The current campaign by lawyers of both main legal professions against the legal aid reforms is mostly being ignored by the general public and the media.  But, when the public do hear of it many seem to take the view that the campaign is a fight by lawyers protecting their own income.

The truth is that if lawyers got into the legal aid game to make quick and easy cash then they are fools because legal aid has never been well paid in comparison to other areas of privately funded law.
More telling is the fact that so many lawyers oppose the government’s legal aid reforms.  If lawyers of both professions were interested solely in money rather than justice, the justice system and the interests of their clients’ and society then they would be campaigning against legal aid being available to anybody.  In fact, lawyers did campaign against the introduction of legal aid in the 1940s (I seem to recall legal aid as we know it appeared around 1949 along with the NHS) because they feared that the lower fees would result in a brain drain from the profession that would lead to a reduction in quality.

Today, lawyers who are only interested in money would not want legal aid for anybody.  They would be fighting against the legal aid system and in favour of individuals financing their own cases.  We could make extra cash by flogging punters (or more likely their families) lovely finance deals.  Would we get paid?  Of course we would.  Look at how many people are willing to spend vast sums just to keep their driving licence.  Imagine what you would spend to avoid missing the next 4-years of your child’s life.  In the USA people risk bankruptcy to avoid prison; there’s no reason to think the British wouldn't pay up to stay free.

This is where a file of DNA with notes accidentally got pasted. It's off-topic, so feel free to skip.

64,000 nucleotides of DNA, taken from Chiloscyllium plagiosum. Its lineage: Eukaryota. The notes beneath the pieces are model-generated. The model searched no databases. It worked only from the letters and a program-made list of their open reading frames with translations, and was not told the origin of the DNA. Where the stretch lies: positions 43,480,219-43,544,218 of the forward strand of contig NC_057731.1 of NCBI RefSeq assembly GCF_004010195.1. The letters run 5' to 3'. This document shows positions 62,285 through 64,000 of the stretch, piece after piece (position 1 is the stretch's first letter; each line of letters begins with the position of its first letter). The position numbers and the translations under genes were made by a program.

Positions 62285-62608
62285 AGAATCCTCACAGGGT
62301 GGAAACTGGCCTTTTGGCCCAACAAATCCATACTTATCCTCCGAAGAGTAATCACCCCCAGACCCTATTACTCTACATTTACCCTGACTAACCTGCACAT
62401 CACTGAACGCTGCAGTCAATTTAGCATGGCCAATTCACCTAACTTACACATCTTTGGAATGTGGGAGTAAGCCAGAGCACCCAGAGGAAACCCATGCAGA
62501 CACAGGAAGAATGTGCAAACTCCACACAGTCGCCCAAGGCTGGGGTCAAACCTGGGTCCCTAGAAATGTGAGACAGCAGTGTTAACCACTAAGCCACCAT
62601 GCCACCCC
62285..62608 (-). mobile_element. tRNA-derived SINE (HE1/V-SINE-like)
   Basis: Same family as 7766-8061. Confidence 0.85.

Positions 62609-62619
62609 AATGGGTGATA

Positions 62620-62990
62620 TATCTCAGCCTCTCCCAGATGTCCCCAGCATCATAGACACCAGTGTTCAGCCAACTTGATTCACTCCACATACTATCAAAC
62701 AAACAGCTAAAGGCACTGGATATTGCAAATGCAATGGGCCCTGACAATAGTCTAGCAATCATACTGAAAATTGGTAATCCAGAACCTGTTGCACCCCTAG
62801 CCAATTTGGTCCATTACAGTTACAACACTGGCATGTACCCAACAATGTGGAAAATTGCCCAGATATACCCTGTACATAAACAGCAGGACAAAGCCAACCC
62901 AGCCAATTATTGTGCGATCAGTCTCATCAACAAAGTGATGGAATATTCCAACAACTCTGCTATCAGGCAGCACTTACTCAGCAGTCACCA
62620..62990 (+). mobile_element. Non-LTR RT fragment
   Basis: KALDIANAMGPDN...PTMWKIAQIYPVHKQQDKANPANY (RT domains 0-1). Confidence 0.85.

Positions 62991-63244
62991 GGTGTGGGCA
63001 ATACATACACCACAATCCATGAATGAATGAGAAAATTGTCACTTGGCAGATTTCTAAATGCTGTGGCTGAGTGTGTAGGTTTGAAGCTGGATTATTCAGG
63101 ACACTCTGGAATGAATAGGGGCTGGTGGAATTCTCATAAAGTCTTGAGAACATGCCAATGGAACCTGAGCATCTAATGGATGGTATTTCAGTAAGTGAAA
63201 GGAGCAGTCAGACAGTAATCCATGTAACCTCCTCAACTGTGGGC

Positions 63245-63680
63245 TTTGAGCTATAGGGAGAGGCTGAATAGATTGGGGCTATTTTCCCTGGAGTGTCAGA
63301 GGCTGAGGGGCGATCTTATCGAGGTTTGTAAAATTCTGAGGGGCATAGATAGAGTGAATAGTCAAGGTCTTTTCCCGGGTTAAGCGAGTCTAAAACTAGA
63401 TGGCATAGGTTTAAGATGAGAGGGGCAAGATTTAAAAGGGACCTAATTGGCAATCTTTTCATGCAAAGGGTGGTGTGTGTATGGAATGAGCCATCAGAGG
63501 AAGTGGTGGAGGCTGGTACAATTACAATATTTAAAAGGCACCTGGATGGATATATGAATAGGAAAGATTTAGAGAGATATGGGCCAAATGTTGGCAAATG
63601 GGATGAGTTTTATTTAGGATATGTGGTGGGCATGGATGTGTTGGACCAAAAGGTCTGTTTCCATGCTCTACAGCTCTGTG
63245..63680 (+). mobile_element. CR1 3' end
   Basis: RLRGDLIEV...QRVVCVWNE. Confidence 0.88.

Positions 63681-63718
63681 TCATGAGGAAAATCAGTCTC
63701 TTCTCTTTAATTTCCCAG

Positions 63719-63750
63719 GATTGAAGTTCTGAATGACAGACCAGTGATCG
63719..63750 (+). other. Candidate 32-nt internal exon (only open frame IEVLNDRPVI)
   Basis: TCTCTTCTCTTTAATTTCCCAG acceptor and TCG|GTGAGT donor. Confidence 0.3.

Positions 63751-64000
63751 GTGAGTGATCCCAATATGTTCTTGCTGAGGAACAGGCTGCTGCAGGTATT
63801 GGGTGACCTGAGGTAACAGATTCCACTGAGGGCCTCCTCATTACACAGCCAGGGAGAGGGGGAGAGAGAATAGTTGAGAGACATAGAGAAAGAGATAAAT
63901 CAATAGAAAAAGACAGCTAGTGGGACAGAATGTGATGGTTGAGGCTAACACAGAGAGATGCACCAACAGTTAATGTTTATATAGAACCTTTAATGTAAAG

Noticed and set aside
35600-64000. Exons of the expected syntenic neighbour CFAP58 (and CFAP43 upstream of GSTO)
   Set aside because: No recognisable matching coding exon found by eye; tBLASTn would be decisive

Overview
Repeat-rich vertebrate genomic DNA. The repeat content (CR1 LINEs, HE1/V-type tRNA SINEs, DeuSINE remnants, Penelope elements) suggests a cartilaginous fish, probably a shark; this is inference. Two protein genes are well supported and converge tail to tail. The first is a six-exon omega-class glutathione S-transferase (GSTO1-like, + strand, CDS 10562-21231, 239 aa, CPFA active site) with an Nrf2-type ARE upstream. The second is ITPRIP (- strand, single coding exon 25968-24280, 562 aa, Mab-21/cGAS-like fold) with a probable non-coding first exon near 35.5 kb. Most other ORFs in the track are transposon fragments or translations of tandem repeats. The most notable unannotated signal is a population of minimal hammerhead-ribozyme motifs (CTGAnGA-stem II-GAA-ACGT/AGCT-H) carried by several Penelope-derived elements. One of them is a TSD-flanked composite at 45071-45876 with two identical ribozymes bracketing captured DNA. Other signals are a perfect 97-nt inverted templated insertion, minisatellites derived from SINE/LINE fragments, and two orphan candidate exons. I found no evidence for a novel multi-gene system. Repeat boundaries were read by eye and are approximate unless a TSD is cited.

There is understandably quite a strength of feeling over this issue amongst solicitors and barristers and it's admirably demonstrated by these two open letters to Mr Grayling that are being widely circulated on the internet and are well worth a read. The first is from blogger theintrigant and the second from London solicitor Stephen Bird. 

These changes are potentially going to make things a whole lot worse for probation clients and we would do well to be making common cause with our legal profession colleagues. So, why not consider signing a different No10 petition? It can be found here.


  1. The Justice Secretary appears also to be studiously ignoring the concerns expressed by the courts, that his restriction of criminal legal aid will inevitably lead to a huge increase in the number of defendants who represent themselves - lacking the ability to do so - so slowing down the court process to the point where the extra cost far outweighs any savings on the legal aid budget.
    As an aside, if the criminal justice system really must be privatised, why can the government not restrict tendering to not-for-profit companies, which would at least keep things out of the hands of the megaproviders?

  2. Hi Jim. just to let you know I've added this post to the list I've been compiling:


  3. Legal aid priorities to serve to the interests of people with with quality services. They strive to engage our clients in finding solutions to their legal problems. Nice blog it is that focus on some of the important points related to Law & Justice.